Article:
The former EFCC boss said he followed the good work of the organisation and its grassroots tracking of development projects, budget tracking and ensuring that gaps between policies and what is on the ground are very well underlined, saying he admires the group’s resolve, courage and commitment to positive change.
He stated that the service citizens can render to the Nigerian society is the grassroots mobilisation for social accountability, adding that such will make democracy evolve for citizens to get the benefits of good governance.
“Citizens must not sit behind but take the lead; set an agenda for the government and also monitor its implementation,” Ribadu further advised the citizens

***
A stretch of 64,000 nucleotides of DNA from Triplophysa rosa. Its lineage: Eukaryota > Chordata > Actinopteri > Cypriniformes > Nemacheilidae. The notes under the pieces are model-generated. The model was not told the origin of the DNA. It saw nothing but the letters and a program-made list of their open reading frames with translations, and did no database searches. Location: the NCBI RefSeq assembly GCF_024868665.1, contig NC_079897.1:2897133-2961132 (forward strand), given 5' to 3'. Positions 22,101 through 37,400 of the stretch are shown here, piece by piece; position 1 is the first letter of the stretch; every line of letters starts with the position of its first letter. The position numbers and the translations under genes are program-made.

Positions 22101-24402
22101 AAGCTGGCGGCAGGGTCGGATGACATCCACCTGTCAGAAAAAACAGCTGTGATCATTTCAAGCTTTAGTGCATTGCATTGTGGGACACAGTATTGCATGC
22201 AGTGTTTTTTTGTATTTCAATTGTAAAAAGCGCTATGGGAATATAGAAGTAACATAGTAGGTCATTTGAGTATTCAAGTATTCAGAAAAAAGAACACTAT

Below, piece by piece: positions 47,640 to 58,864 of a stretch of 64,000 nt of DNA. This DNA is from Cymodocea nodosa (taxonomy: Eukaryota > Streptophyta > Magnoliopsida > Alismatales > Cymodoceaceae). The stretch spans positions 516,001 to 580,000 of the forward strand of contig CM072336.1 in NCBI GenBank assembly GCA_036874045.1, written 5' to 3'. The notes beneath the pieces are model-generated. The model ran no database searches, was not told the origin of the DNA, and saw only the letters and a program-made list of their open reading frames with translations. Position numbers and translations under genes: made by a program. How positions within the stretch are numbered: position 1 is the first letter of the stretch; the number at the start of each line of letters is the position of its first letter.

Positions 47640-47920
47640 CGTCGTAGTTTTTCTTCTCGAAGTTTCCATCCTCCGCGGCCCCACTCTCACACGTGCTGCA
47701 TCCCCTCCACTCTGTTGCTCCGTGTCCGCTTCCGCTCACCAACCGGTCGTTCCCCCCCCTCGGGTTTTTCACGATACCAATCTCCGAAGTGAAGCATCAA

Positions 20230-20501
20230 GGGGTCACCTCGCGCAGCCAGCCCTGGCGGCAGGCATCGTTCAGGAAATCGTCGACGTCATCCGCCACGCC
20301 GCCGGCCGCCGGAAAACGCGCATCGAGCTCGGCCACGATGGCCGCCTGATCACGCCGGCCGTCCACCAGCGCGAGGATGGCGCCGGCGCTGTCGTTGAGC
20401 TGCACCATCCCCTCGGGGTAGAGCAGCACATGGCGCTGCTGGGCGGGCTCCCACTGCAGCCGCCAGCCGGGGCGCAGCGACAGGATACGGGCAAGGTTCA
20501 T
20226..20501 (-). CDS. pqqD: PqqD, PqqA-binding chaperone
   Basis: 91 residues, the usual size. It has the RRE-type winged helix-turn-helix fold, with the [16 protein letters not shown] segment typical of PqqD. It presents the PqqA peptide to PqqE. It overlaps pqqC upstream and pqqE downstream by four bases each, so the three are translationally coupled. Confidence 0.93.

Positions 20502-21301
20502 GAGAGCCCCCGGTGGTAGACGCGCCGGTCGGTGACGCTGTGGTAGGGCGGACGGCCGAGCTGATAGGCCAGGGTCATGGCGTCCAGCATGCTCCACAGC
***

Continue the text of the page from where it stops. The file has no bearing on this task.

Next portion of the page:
“This grassroots mobilisation for social accountability, which CODE and a few other groups in the country are engaged in is probably the best thing citizens can do for their country. For democracy to evolve, for citizens to yield the full benefit of good governance, citizens involvement at the grassroots is essential.
“In modern governance, citizens are not meant to take the back seat. Indeed, citizens must take the lead, set the agenda and monitor implementation of government programmes, if they are to witness the kind society they aspire to.
“And it is within this context that one can properly appreciate what CODE is doing, the act of mobilising Nigerians at the lowest level of society to understand their role, the power they have as citizens and how they can use those inherent tools for the advancement of their respective communities,” Ribadu noted.
He argued that social accountability is a bottom up thing, which must be driven by the people to guarantee transparency and accountability in the society, saying this will go a long way in tasking those in positions of responsibility to get value for their money.